Benny looked thoughtful for a few moments, smiled at us, and replied,
“I think the question is really, ‘would Bix have had me in HIS band?'” He then went on–for some time–in glowing terms about Bix’s genius. With all due respect to Mr. Paolicelli, I’ll take Benny Goodman’s opinion. After all, Mr. Goodman was THERE, man!
Over the years, I’ve amassed a rather large collection of recordings; 78s, Lps, and CDs. When I want to know what I really think of an artist being discussed, I consider how many recordings I have at home by that artist.
I have almost every recording by Louis Armstrong and Bix Beiderbecke. I think they were icons of the 20th Century. However, if I only enjoyed their music, that would be enough.
Ugh. Paolicelli sounds like a moralist with an axe to grind. Aren’t we far enough removed from the era to be able to subjectively evaluate music based on musical criteria, and leave the endless sniping about racism and personal habits to the obsessive-compulsives?
I’m also incredibly worn-out by the word “genius,” which implies there is some definitive line an artist can cross to attain that category. Bix was great, Armstrong was great, Paul Desmond was great, Ornette Coleman was great, Kurt Rosenwinkel is great, so let’s go listen to some great records.
(I don’t mean to bag on historical writing–learning about the people who made the music and how they did it is endlessly interesting to me–what I get tired of is discussions of who’s overrated or underrated or better than who.)
Albert Haim says
I am pleased to read the various rebukes to Mr.Paolicelli’s comments. I will make a few remarks.
Mr. Paolicelli’s assertion that Bix is overrated is not based on Bix’s music but on two extraneous considerations. 1. Bix was the “great white hope.” 2. Bix was an “out-of-control self-destructive alcoholic.”
The first reason is a manifestation of the currently fashionable, politically correct concept that white musicians were pale imitations (and stole from) their African-American counterparts. When will the politically correct crowd learn? The great majority of critics, historians, and musicians who view Bix’s music as the manifestation of an unusual musical genius are not white supremacists, but individuals who judge the music by its intrinsic merits.
The second reason seems to be based on Mr. Paolicelli’s apparent personal dislike of individuals addicted to alcohol. Bix’s music must be evaluated on its own, not on the basis of Bix’s personal habits.
The question of the relations of Bix with his parents is one that I have researched thoroughly. I presented my conclusions this past July in the recent Bix Beiderbecke Memorial Jazz Festival in Davenport.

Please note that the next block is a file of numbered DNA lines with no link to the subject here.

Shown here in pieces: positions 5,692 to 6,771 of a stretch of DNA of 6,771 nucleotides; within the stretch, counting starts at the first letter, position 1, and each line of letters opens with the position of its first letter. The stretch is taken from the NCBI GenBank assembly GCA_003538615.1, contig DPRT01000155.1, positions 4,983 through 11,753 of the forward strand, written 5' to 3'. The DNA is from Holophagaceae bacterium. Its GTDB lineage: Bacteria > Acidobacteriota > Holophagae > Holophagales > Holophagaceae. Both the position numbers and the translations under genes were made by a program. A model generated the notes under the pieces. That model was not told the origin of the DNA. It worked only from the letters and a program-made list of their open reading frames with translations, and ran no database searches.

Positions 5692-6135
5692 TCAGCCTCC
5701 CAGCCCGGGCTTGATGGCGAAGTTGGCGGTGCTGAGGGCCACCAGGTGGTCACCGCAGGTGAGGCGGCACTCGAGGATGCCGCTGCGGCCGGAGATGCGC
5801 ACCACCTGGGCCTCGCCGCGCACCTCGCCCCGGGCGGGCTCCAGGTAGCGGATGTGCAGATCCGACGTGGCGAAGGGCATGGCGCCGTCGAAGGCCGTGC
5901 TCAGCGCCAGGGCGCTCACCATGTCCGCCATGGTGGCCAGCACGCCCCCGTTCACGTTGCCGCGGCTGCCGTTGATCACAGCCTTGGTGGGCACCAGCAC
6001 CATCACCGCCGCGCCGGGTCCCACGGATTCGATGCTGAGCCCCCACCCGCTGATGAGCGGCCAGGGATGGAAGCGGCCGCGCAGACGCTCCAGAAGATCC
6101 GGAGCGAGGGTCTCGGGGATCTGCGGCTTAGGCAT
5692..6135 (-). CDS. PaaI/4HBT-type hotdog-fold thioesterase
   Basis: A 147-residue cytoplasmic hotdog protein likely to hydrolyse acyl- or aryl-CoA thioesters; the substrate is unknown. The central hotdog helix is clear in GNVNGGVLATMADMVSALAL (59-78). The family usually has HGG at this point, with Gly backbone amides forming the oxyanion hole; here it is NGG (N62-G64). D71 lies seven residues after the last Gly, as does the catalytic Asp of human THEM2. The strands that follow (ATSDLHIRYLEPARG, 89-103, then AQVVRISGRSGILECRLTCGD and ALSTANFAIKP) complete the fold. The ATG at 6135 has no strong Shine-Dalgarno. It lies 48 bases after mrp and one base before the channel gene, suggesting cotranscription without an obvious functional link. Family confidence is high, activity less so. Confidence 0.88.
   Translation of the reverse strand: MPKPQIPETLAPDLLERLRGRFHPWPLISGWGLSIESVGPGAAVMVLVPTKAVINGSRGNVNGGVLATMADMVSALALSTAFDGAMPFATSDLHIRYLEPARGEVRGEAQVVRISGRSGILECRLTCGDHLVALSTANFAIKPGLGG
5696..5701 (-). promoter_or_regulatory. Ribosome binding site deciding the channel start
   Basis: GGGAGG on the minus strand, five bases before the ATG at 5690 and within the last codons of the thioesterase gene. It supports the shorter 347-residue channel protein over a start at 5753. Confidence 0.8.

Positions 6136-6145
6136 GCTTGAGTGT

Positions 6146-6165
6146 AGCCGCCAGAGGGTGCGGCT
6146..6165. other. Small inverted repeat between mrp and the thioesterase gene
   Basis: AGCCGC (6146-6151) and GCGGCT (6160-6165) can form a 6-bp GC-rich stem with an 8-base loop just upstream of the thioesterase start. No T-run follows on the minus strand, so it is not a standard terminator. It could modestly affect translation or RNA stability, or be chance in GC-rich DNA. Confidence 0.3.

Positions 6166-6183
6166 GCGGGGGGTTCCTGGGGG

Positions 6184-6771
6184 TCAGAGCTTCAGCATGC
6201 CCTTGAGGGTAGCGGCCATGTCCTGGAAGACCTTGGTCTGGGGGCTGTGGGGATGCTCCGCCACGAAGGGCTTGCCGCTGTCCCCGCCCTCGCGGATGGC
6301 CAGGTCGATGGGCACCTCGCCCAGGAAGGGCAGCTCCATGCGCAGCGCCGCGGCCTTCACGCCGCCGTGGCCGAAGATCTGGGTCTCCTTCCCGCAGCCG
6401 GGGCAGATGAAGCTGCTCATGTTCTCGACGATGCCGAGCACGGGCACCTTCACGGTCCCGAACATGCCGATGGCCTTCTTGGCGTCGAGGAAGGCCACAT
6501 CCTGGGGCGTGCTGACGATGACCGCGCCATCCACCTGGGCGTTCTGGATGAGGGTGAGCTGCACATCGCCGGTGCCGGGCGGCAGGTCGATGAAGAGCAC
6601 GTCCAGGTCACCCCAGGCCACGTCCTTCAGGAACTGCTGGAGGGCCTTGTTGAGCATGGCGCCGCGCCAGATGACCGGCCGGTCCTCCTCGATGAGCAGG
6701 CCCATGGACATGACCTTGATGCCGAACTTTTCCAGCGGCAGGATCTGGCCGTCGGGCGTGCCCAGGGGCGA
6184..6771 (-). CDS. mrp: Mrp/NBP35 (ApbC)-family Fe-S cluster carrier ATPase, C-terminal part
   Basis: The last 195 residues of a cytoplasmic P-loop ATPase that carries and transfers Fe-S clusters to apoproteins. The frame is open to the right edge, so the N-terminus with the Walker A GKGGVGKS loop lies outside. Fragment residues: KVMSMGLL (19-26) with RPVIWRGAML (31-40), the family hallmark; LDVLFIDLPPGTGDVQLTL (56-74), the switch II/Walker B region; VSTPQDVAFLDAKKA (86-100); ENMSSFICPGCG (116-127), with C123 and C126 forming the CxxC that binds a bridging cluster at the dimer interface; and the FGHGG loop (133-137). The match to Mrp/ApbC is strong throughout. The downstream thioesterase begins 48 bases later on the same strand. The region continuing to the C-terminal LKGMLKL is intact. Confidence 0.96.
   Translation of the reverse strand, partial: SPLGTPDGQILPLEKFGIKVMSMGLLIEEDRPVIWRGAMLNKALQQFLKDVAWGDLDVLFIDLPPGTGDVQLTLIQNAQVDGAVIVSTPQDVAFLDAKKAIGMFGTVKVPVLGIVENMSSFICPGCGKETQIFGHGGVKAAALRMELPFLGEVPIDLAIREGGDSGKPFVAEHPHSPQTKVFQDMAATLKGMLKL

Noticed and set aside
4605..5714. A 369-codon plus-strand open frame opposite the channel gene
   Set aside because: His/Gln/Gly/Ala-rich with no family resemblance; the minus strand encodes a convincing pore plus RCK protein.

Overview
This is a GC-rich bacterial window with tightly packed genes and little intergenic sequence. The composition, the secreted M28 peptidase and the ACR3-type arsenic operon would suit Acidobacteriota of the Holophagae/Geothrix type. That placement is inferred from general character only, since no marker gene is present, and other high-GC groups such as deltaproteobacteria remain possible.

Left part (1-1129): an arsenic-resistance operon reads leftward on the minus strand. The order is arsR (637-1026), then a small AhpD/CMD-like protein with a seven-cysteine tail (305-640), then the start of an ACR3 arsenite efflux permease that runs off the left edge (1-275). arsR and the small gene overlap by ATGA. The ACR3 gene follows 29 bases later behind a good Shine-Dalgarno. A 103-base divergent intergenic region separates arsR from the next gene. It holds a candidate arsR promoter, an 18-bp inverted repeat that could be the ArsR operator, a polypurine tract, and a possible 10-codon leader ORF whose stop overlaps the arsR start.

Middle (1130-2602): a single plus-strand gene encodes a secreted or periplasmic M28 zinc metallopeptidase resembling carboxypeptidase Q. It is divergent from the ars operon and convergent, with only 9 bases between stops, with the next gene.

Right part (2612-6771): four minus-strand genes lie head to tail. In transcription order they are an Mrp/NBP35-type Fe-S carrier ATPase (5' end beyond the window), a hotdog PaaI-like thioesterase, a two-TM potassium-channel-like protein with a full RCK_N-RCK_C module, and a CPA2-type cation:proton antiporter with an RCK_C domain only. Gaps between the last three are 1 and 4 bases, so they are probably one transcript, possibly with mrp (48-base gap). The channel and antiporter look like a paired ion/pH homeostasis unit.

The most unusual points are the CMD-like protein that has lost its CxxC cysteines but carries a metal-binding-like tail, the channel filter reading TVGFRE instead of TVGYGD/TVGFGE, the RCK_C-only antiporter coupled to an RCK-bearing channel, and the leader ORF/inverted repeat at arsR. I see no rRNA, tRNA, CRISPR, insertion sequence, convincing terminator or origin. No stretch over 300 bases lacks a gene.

Since the subject was brought up here, it is important to demonstrate that Bix had a close relationship with both his mother and father. Here are some facts.
– Bix was welcomed at home when in need of recuperation.
– Even when not in need of help, Bix spent time at home when he had vacations.
– Bismark lent money to Bix when he was in need.
– Bix and and his brother were ushers at their sister’s wedding Nov 8, 1924.
– Bix was best man at his brother’s wedding on November 9, 1926.
– Bix’s father and mother visited Bix in NBC’s studio B on Fifth Avenue, during one of the broadcasts of the Camel Pleasure Hour, New York, summer 1930, and Bix proudly introduced his parents to his friends.
When Bix’s grandmother died, Bix wrote to his father a very thoughtful and deeply felt letter. Here I only quote three sentences from the letter. “It’s kind of hard to write a letter of this kind home because in our happy home I have nothing to write but stories of good times that I’ve had and those I’m going to have.”
“Of all the troubles that I can imagine and that are bound to come in time the trouble I dread worse is the time come when mother and you & all of course must go and sometimes I feel I’d soon not live to see the time.”
“Just between you and me Dad I think that we can say that when Oma [Bix’s grandmother from his father’s side] was living we had the best mothers in the world.”
Here is a telegram Bix sent to his father on March 16, 1931, five months befor Bix died:
B H BEIDERBECKE
SPEND THIS ANY WAY YOU LIKE SO LONG
AS YOU TURN IT INTO BIRTHDAY
The Davenport Democrat and Leader, April 25, 1928 carries the following story.
“We can always tell when Bix’s horn comes in,” says his [Bix’s] mother. “We [note the plural; we refers to Bix’s father and mother; Bix’s brother and sister were married by then and no longer lived at their parents’ home] know every time Paul Whiteman’s orchestra is on the air and Leon knows we’ll be listening in. “The air is carried out by the other cornetist but the sudden perky blare and the unexpected trills – those are the jazz parts and they are Leon’s.”